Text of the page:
If we select (Pente > 30) We can see the route (in purple) has no slopes above 30 degrees and none of the slopes above the route exceed this angle. Excluding rare wet snow slides that can occur on slopes as low as 10 degrees (but during thaws) this route is pretty safe at all risk levels. It is quite fun to ski as well. However we can see the “exotic” slopes down to the Grand Marias and les Violettes have sections over 30 degrees and indeed there have been skier triggered avalanches here.

Grand Rocher (track in purple)

Another big favourite of local skiers is Chamchaude. At just 20 minutes from Grenoble is is skied morning, noon and night and is possibly the most toured route in the world. It is an altogether different beast|&zoom=15&lat=45.31463&lon=6.0476&urlGPX=

It is a sea of red except for the lower ski runs and the upper plateau. It is not for nothing that there is extensive avalanche protection on the slope below the summit. In the last couple of seasons there have been avalanches at the level of la Folatiere (a small mushroom shaped rock like a dolmen). This is somewhere where at risk 4, group spacing would be essential between the Bachassons cabin and the traverse to the safer summit plateau and where you would want to descend by the same route rather than the steep “direct” to la Folatiere.

Chamchaude is only as good as the input data which is fairly coarse at the moment. Small sections of 30 degrees are not shown. For a slope to slide you only need a small area at this steepness, say a convex rollover, to start an avalanche. However if the rest of the slope is lower angled the avalanche won’t go far. Be aware of these limitations if you use this tool.

What of remote triggering? Terrain traps, How far will an avalanche run?

Terrain traps can be small features that are not shown on even a 1:25,000 series topo map or they can be larger features such as depressions or valleys. We can route around the latter in the planning stage. We are also concerned as to how far an avalanche can run. On risk 4 days we can assume large avalanches. Will it fill the entire valley, take us over feature such as cliffs? How much room do we have to give slopes that dominate the route. Sometimes you can simply use common sense. The big glacial alpine valleys, dominated by huge slopes in the 30-50 degree range, are not places to be in these kind of conditions.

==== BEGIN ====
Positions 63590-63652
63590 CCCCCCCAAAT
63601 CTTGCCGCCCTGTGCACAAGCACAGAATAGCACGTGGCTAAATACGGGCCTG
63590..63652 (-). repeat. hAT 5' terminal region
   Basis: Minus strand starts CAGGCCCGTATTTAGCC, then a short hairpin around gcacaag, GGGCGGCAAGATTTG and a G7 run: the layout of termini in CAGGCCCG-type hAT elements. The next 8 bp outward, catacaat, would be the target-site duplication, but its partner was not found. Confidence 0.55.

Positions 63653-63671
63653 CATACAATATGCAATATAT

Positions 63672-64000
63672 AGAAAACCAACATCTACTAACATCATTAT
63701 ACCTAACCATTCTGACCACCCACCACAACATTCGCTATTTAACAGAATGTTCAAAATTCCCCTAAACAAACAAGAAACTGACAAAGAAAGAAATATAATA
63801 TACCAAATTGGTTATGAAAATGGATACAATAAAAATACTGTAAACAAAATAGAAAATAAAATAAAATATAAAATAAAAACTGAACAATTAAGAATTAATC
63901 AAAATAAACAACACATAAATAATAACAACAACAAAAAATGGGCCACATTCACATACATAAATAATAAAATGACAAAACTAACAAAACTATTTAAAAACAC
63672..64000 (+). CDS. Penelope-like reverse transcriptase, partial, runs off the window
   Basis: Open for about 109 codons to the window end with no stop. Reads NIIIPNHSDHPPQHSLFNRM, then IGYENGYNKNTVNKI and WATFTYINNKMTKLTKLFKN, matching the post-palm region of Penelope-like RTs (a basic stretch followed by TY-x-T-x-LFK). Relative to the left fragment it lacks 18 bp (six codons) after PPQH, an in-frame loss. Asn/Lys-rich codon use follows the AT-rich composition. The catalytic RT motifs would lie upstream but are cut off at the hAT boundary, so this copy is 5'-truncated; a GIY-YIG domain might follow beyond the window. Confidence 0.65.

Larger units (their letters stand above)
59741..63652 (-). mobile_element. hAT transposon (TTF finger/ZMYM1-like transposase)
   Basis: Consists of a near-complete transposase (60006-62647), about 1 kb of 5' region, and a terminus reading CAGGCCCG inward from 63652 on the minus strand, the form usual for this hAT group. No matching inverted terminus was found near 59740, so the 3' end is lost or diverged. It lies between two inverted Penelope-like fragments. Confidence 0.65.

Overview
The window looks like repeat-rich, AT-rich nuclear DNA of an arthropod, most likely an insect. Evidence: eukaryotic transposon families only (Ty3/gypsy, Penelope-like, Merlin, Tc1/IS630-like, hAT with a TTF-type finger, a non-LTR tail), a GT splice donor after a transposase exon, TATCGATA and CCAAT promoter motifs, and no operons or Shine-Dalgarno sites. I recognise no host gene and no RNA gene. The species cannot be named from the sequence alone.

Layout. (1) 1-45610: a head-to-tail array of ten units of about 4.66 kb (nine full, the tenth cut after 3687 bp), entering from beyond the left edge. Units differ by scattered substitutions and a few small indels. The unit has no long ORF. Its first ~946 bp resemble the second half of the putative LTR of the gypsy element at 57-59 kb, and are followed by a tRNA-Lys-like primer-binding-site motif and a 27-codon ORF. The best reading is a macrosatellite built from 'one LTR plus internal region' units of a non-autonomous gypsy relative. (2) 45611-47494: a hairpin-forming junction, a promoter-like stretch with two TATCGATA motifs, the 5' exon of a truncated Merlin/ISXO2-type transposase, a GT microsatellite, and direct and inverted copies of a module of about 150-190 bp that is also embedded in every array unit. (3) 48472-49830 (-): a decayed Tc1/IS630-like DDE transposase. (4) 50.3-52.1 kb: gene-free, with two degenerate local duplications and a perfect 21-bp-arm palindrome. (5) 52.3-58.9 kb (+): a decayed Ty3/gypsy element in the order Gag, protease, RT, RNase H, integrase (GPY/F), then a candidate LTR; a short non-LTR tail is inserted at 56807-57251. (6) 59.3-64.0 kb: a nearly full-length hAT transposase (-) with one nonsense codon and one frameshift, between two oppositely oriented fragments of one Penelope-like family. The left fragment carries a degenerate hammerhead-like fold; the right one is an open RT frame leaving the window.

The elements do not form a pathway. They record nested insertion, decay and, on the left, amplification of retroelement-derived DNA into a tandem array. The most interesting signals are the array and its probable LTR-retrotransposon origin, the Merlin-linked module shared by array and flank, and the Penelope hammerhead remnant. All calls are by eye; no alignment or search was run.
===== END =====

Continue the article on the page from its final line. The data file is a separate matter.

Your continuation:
Sullens Avalanche Path

Avalanche researchers talk about Alpha and Beta angles. The Alpha angle is measured from the starting point of the slide (the Crown) to tip of the debris. The Beta angle is the point where the slope first reaches 10 degrees and begins to decelerate. There is a statistical relationship between these figures. If you know the Beta angle you can calculate the Alpha angle using data for the mountain range and so calculate how far a large avalanche will run. This is useful for planning where to route a highway when considering rare, large avalanches.

There is a range of data for Alpha or run angles depending on the mountain range but figures in the 19 to 28 degree range are typically quoted with some avalanches running as far as 15 degrees - this may be on the opposite bank of a valley! However it would seem that 20 degrees is a starting point for backcountry travel. If we take the Sullens avalanche that caught two snow shoers last winter, killing one and plot the avalanche path we see that it falls 95 meters for a run of about 240 meters. A 21.5 degree alpha angle to the blue “ski touring” line on the map. The group that were caught were more like at 25 degrees. Certainly too close for comfort. Again the Sullens route is considered “safe” during high risk days.

This information is not so easy to apply. Short of someone building an automatic tool calculating the run outs for all the slopes that dominate your path it a huge task. Better to avoid suspect terrain on High or Considerable days except where it concerns only a small section of the climb or descent and you can then take appropriate decisions: route around, ski one by one etc.

Remember that fatal avalanches can occur at Risk 2 and even Risk 1 so they should not be ignored. The devil is in the details of the avalanche bulletin and the conditions you find on the ground. Science can tell us the conditions where avalanches are likely, they can't say if a particular slope will slide at a given time. - a critique of alpha angles for ski tourers

Sullens Avalanche